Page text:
DigitalOcean, a cloud infrastructure provider focusing on small businesses and start-ups, announced that it had secured $100 million in new debt from a group of buyers, bringing its debt increased to $300 million. The nearly $200 million increase in the company's debt in 2016 was preceded by an $83 million recovery in 2015.
This information, which was provided by Yancey Spruill (the CEO of the cloud company) comes just one month after the company cut jobs (reportedly 10% of the workforce):
"I am pleased to announce that we have closed a $300 million bank debt financing with a syndicate of leading commercial lenders, increasing the capital available to us for investment in building a business that meets the needs of developers, entrepreneurs, and small businesses around the world. With this capital, which includes $100 million in financing from new lenders, we have fully financed our business. We are now sufficiently equipped to achieve not only profitability but also our aspiration of more than $1 billion in revenues over the next five years.
"For our team, this is huge news, but for our community, we think it's even more significant. When DigitalOcean was founded, we focused on creating an offering specifically tailored to the needs of an underserved segment of the market - the developer. Over time, as our offerings have expanded, we have broadened our focus to include entrepreneurs and small and medium-sized enterprises (SMEs), who, like developers, need simple solutions to help them turn their ideas into reality."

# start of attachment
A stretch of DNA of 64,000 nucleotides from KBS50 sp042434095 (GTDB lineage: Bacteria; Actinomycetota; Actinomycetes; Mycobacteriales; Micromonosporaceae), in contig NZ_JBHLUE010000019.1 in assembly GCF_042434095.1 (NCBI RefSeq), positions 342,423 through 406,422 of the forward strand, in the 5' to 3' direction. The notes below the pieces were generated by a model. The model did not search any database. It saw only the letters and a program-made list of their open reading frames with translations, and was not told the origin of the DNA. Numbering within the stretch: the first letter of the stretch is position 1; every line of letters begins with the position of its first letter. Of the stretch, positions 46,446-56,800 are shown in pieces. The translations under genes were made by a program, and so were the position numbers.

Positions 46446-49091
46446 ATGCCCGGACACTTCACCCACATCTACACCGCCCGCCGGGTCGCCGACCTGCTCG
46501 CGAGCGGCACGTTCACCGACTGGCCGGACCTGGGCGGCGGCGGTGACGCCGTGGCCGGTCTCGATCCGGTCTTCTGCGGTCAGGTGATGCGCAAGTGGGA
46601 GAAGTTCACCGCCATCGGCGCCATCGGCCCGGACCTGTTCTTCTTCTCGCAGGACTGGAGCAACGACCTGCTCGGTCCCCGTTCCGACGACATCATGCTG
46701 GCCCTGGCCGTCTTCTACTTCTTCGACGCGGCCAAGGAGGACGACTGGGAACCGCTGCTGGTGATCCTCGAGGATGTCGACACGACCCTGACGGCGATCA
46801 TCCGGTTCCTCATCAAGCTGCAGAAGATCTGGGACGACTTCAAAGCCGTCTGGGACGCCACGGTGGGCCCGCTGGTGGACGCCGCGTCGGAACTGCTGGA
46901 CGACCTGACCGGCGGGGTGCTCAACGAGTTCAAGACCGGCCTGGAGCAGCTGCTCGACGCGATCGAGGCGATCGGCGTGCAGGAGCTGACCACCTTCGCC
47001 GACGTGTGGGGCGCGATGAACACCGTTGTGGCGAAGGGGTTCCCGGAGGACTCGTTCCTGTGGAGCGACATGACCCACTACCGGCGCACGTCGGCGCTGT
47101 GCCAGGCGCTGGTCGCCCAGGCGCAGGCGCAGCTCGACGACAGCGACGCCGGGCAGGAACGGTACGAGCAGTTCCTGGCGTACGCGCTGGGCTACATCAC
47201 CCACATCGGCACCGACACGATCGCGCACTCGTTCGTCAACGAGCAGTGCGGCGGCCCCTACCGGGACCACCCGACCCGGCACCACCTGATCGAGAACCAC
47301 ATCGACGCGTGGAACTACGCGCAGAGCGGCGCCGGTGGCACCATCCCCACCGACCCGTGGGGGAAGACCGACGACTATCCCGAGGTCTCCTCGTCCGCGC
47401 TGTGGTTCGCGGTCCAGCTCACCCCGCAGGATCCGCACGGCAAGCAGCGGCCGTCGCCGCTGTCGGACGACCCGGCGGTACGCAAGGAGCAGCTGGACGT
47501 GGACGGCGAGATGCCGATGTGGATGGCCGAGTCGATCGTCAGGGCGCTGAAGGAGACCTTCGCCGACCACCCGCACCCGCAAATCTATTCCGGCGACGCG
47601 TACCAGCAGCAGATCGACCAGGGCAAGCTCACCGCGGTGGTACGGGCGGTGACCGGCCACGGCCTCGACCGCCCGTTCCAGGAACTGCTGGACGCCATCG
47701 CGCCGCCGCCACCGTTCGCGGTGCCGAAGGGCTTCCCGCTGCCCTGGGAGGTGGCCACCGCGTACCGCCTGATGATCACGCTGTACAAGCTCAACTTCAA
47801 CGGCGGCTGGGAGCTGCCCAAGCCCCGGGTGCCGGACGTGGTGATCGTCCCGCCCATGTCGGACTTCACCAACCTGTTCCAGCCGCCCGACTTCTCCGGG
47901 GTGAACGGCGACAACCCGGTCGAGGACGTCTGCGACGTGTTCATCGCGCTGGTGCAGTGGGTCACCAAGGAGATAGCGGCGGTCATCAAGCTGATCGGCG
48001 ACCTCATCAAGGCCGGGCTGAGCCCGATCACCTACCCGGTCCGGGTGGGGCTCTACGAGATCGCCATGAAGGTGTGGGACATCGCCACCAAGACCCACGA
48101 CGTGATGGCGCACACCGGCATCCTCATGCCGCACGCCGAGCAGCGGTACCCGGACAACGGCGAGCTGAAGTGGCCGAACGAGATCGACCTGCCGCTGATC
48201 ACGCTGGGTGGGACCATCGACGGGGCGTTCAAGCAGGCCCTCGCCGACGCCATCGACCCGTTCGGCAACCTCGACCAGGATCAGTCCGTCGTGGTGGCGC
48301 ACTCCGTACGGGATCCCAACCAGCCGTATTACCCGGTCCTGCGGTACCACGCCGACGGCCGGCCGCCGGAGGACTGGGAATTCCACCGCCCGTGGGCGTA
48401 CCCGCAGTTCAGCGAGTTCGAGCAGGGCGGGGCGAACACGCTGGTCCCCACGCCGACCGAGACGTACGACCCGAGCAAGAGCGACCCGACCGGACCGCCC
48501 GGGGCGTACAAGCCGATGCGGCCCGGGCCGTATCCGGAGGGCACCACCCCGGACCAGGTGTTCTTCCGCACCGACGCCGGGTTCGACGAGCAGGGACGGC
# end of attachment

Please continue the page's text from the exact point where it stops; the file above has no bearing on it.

"Today, we are proud to support a community of more than four million developers and an active customer base of more than 500,000 - more than half of whom are businesses. We've also been able to establish a strong global presence, with nearly two-thirds of our customers coming from outside the United States."
The company intends to use the new funds to invest in partnerships, stimulate product investment, and expand what its CEO has called an "early stage" internal sales capability.
DigitalOcean has a relatively effective go-to-market movement; in other words, it can attract new customers at relatively low costs. According to its CEO, the structure does this by attracting millions of people (about four million) each month to its website, which turns into tens of thousands of new customers.
"As we move into our next phase of growth, I promise that we will continue to evolve our business in a way that not only supports these individuals and teams but also helps them thrive. For our team, we strive to continue to invest and improve our capabilities at DigitalOcean to serve our customers better."
"I extend the promise to every existing and future customer that we focus on faster growth so that you never have to think about the complexities of scaling up your infrastructure. We are gaining more and more expertise so that we can continue to provide the functionality, training, and support you need at an affordable price. And we're growing together so that we can further unite our community and help even more developers, founders, and teams solve challenging problems and capitalize on their ideas to create software that changes the world."
There is nothing to worry about. Digital Ocean keeps getting bigger and bigger with new investors and clients. Its user base keeps expanding, and the services it provides are getting better and better.